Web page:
What is a Grid Connection Study?

What is meant by grid connection?

The existing electricity distribution network includes many different types of equipment that are looked after by various distribution network operators (known as DNOs), for example the National Grid, SSE, SPEN, and UKPN. The higher voltage levels 275kV and above are generally operated by transmission system operators, such as National Grid and SP Transmission. 

A new grid connection is required when a new power plant is built - such as a solar farm, wind farm, gas generator or even storage devices such as BESS. Every new power plant needs to be connected to the grid to ensure that it can safely access electricity and power while meeting the requirements of the grid to ensure system stability.

What is a grid connection study?

EREC G99 sets the requirements for connecting to the grid. The connection process for transmission system connections is broadly similar although compliance with Grid Code is required instead. A grid connection study ensures that every new system can connect to the grid without causing and issues to the network. 

A grid connection study generally involves four different studies to ensure the plant complies with the criteria set out by the network association. These requirements are defined individually in a set of standard documents including the G99, P28 (voltage fluctuation studies), P29 (unbalanced voltage), G55 (harmonic distortion) etc.

Based on these standards a grid connection study will include all or some of the following, actual elements depend on the G99 declared type and generation type:

  1. G99 or grid code
    1.  Reactive power capability: Every generating plant is required to deliver an amount of reactive power based on the export capacity. 
    2. Fault ride through capability and Fast Fault Current Injection: During an external grid fault the generator should maintain the connection to support the grid voltage. This is inherent with synchronous generation; Power Park Modules have the additional requirement to inject an amount of reactive current.
    3. FSM, LFSM-O and LFSM-U: The generator’s response to grid frequency events should evaluated, for example, under LFSM-O, when the grid frequency increases above 50.4Hz, the generator must reduce its output active power according to its droop setting.  
    4. Voltage control and reactive power stability: the generator’s voltage controller should respond to step changes in voltage by modifying its reactive power output. This is carried out for small and large steps (to maximum reactive power output limit)
    5. Model verification: the frequency controller must respond according to its droop setting for a fixed pattern frequency injection. The voltage controller must demonstrate a quick and stable step response.
    6. Power system stabiliser tuning: For systems with a power system stabiliser, dynamic simulations are carried out. The open and closed loop frequency domain response is evaluated with and with out the PSS and system stability is evaluated.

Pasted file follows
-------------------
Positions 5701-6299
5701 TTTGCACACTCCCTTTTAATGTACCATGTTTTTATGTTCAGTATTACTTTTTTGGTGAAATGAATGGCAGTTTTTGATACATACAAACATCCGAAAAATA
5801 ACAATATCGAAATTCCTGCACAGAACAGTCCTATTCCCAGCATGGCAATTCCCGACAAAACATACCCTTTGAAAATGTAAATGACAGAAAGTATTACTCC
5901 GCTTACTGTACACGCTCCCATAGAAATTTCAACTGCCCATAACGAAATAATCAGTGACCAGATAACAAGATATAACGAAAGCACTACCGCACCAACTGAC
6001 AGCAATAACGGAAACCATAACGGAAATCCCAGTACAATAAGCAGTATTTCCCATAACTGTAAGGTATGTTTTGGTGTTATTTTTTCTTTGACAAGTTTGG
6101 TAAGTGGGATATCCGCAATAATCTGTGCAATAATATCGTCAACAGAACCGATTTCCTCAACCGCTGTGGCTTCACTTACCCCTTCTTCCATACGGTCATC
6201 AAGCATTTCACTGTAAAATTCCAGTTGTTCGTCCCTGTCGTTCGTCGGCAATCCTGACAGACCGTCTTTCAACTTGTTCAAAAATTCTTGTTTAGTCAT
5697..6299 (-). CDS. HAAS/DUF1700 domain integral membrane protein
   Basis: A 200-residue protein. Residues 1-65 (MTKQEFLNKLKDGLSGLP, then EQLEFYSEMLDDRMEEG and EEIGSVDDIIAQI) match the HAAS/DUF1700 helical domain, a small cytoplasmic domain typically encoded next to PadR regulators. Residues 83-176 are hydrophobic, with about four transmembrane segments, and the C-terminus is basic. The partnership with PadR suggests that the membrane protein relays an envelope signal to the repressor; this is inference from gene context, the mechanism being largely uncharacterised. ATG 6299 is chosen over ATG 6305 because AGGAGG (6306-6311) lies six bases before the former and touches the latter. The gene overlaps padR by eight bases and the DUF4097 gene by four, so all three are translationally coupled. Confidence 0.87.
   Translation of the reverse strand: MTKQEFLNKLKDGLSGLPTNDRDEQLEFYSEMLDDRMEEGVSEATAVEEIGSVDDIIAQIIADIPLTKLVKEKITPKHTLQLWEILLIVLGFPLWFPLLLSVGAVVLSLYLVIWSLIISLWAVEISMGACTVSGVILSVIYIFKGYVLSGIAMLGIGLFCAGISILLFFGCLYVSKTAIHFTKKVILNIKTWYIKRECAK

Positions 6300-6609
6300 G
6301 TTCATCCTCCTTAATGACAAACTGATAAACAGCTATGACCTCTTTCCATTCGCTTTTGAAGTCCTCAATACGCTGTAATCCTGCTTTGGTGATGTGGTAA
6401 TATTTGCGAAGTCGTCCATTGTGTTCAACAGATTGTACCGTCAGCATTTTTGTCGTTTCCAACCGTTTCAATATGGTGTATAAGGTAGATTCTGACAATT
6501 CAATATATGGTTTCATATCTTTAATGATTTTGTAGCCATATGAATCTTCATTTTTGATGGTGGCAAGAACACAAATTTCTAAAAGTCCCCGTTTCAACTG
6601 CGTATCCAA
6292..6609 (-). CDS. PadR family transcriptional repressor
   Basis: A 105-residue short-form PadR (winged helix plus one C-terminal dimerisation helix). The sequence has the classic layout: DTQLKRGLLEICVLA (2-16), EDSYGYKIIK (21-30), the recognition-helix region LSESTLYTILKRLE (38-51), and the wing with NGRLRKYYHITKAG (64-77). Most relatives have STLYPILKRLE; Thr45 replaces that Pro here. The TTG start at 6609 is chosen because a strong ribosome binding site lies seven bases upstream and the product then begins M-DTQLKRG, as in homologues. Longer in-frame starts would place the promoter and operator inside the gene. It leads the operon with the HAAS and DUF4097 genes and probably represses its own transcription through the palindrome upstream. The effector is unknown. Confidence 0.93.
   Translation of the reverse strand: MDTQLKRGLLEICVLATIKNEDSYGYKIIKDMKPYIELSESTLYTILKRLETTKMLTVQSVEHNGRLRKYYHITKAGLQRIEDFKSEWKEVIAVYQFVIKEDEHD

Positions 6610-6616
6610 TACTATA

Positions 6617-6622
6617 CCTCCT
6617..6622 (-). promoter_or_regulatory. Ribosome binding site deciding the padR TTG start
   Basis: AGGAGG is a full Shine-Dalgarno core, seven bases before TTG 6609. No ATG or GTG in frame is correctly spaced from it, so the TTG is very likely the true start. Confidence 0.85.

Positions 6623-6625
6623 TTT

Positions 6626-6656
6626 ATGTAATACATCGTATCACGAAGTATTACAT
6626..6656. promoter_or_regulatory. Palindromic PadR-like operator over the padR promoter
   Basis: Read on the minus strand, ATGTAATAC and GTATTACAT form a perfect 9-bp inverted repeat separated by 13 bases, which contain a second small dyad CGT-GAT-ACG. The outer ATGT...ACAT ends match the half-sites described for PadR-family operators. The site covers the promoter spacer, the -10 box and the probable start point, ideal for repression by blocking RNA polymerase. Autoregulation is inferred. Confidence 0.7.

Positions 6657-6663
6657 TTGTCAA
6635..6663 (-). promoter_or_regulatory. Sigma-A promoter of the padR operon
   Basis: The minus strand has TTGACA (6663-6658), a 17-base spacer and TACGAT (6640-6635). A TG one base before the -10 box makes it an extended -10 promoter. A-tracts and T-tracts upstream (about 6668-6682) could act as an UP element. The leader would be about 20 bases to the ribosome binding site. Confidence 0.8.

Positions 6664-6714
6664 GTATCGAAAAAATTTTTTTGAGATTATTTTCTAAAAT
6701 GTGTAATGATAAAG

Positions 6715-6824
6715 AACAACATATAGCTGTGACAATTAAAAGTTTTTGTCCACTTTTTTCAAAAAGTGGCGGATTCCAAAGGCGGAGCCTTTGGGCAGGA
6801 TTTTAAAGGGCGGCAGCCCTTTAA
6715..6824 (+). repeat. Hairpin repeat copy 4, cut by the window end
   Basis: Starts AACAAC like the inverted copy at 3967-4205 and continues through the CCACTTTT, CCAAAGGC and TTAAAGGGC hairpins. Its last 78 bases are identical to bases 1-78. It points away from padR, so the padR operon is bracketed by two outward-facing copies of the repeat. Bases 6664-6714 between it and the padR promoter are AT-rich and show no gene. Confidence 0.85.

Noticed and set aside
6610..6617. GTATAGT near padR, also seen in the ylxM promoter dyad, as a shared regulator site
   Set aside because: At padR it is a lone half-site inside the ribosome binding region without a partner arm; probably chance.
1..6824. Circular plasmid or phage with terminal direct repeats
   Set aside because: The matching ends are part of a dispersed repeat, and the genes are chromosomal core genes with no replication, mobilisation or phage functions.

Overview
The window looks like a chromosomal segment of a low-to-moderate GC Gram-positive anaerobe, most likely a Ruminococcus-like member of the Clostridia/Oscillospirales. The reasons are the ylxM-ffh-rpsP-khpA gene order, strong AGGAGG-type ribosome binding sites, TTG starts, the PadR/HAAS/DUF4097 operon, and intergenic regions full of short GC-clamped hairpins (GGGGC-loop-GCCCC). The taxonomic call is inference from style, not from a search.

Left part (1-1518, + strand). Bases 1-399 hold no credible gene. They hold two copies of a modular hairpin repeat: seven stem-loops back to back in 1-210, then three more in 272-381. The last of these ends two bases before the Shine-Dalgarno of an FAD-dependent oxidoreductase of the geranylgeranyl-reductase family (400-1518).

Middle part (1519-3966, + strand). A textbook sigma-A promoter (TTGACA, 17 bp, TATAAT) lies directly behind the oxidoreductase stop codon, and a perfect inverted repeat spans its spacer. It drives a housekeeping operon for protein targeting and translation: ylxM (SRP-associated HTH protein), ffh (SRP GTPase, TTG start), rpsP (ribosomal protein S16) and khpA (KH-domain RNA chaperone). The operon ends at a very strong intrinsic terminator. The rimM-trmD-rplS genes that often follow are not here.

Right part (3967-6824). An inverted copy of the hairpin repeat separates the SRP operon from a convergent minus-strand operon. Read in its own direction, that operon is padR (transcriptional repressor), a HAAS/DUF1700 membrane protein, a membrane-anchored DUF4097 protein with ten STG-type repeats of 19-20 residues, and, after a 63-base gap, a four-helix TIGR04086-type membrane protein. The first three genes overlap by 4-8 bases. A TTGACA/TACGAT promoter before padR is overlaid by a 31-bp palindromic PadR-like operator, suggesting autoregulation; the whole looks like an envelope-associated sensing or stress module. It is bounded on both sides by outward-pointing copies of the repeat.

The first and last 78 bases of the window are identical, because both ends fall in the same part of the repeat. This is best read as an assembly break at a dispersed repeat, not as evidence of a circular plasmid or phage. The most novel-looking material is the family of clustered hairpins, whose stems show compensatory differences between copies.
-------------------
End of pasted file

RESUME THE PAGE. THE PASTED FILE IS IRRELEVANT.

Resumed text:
1. Fault Infeed study: Increasing fault levels on some parts of the network pose a threat to existing equipment. This study evaluates the new sites short-circuit contribution in the event of symmetrical and asymmetrical faults in the distribution network. 
  2. Voltage fluctuation assessment (P28): The grid’s standards will recommend flicker and voltage fluctuation limits for new connections that should not be exceeded. 
  3. Harmonic distortion (G55): an assessment of the impact of a new installation on the system harmonic. G55 has recently replaced the G54 assessment. The full requirements depend on the site and connection voltage. The most detailed assessment utilises an equivalent representation of the grid for all configurations at the point of connection. This avoids the requirement to model an extend part of the distribution network but relies on a much large number of harmonic load flow simulations. The site is assessed against an incremental distortion limit, accounting for new harmonic injections and a total distortion limit, which accounts for new distortions and the modified network impedance that could lead to modification of existing harmonic distortions.

What are the different sources of electricity you can connect to the grid?

Power plants can include one or more sources of power. There are a variety of electricity sources that can be connected to the grid, including:

  • PV farm / solar farm
  • Wind farm
  • Gas generation
  • Steam
  • Tidal
  • Storage – including BESS, flywheel and pumped storage.

How do PSE 2 carry out a grid connection study? 

When we work with a new customer the first step is to send them a Request For Information (RFI form) asking a series of questions about the proposed connection, such as where their site will be, connection voltage and how much power they plan to import/export etc. Also dependent on the stage of the development, we would ask for equipment specifics, so that we can create a detailed model of the site.

Once we have this information, we are able to carry out the grid connection study, as described above. We use software such as PowerFactory, ERACS, ETAP, PSCAD, COMSOL, and Cableizer to carry out these studies. We also utilise automation where possible through custom scripting to both decrease the turnaround time for studies and remove human error.

Find out more about our work on Grid Connections Studies